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IMPDEF.EXE, the Module Definition Manager

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Note: IMPDEF is currently used only for Win32 applications.
For Win64 applications, use MKEXP.EXE, the 64-bit Windows Import Library Tool for C++.

Import libraries provide access to the functions in a Windows DLL. Import libraries contain records. Each record contains the name of a DLL and specifies where in the DLL the imported functions reside. These records are bound to the application by the linker and provide Windows with the information necessary to resolve DLL function calls. You can substitute an import library for part or all of the IMPORTS section of a module definition file.

IMPDEF takes as input a DLL name, and produces as output a module definition file with an EXPORTS section containing the names of functions exported by the DLL.

Contents

Command-Line Syntax

IMPDEF <options> <destination.def> <source.dll> 

To display command-line help, enter:

impdef 


Command-Line Options

Option Description
-a

Adds an _ alias for cdecl functions for compatibility with Microsoft libraries.

-h

Emits hints.


For example:

IMPDEF DestName.DEF SourceName.DLL

This creates a module definition file named DestName.DEF from the file SourceName.DLL. The resulting module definition file would look something like this:

LIBRARY     <FileName>
DESCRIPTION '<Description>'
EXPORTS
            <ExportFuncName>              @<Ordinal>
        .
        .
        .
            <ExportFuncName>              @<Ordinal>
  • <FileName> is the root file name of the DLL.
  • '<Description>' is the value of the DESCRIPTION statement if the DLL was previously linked with a module definition file that included a DESCRIPTION statement.
  • <ExportFuncName> names an exported function.
  • <Ordinal> is that function's ordinal value (an integer).


Classes in a DLL

IMPDEF is useful for a DLL that uses C++ classes. If you use the __declspec (or _export) keyword when defining a class, all of the non-inline member functions and static data members for that class are exported. It's easier to let IMPDEF make a module definition file for you because it lists all the exported functions, and automatically includes the member functions and static data members.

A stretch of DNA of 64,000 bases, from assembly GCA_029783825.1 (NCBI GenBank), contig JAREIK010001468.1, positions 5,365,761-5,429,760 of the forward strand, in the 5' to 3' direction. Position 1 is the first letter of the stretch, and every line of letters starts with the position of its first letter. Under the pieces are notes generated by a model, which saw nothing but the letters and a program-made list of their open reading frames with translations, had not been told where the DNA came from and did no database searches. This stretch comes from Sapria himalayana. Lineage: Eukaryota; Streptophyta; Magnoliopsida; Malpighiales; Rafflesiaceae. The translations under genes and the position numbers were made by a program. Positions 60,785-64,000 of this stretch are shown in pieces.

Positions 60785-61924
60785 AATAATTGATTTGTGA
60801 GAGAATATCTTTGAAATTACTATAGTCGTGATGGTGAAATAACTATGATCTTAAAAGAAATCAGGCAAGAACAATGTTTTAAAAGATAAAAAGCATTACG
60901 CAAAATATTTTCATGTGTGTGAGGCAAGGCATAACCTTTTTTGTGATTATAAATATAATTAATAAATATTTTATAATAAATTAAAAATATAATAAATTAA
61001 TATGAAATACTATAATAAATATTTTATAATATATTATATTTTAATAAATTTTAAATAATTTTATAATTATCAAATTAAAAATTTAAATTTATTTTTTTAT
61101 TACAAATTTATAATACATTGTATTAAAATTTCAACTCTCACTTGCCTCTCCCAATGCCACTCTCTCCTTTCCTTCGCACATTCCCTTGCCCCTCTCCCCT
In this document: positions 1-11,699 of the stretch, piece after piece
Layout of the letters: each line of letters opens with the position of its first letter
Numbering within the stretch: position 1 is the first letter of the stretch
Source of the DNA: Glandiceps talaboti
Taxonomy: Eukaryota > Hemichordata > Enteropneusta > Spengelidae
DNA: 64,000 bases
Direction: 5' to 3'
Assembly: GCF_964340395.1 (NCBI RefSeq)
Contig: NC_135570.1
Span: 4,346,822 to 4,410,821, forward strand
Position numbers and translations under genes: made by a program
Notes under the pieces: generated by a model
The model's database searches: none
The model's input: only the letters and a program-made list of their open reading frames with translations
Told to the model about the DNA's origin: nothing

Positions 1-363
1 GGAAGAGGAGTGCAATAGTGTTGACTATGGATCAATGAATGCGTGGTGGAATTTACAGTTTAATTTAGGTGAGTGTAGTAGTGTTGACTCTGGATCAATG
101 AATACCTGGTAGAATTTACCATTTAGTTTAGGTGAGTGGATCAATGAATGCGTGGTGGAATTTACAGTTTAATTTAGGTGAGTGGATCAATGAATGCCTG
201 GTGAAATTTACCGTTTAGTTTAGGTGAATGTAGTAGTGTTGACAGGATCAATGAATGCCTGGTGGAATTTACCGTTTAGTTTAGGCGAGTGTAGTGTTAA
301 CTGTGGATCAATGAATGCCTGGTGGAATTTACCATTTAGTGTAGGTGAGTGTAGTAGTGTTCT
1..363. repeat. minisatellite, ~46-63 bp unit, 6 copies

Since the names of these functions are mangled, it would be tedious to list them all in the EXPORTS section of a module definition file simply to create an import library from the module definition file. If you use IMPDEF to create the module definition file, it will include the ordinal value for each exported function. If the exported name is mangled, IMPDEF will also include that function's unmangled, original name as a comment following the function entry. So, for instance:

LIBRARY     <FileName>
DESCRIPTION '<Description>'
EXPORTS
            <MangledExportFuncName>  @<Ordinal> ; <ExportFuncName>
        .
        .
        .
            <MangledExportFuncName>  @<Ordinal> ; <ExportFuncName>
  • <FileName> is the root file name of the DLL.
  • '<Description>' is the value of the DESCRIPTION statement if the DLL was previously linked with a module definition file that included a DESCRIPTION statement.
  • <MangledExportFuncName> provides the mangled name.
  • <Ordinal> is that function's ordinal value (an integer).
  • <ExportFuncName> gives the function's original name.


Functions in a DLL

IMPDEF creates an editable source file that lists all the exported functions in the DLL. You can edit this .DEF file to contain only those functions that you want to make available to a particular application, then run IMPLIB on the edited .DEF file. This results in an import library that contains import information for a specific subset of a DLL's export functions.

Suppose you are distributing a DLL that provides functions to be used by several applications. Every export function in the DLL is defined with __declspec (or _export). Now, if all the applications used all the DLL's exports, then you could use IMPLIB to make one import library for the DLL. You could deliver that import library with the DLL, and it would provide import information for all of the DLL's exports. The import library could be linked to any application, thus eliminating the need for the particular application to list every DLL function it uses in the IMPORTS section of its module definition file.

But suppose you want to give only a few of the DLL's exports to a particular application. Ideally, you want a customized import library to be linked to that application -- an import library that provides import information only for the subset of functions that the application will use. All of the other export functions in the DLL will be hidden to that client application.

To create an import library that satisfies these conditions, run IMPDEF on the compiled and linked DLL. IMPDEF produces a module definition file that contains an EXPORT section listing all of the DLL's export functions. You can edit that module definition file, remove the EXPORTS section entries for those functions you don't want in the customized import library, and then run IMPLIB on the module definition file. The result will be an import library that contains import information for only those export functions listed in the EXPORTS section of the module definition file.

See Also

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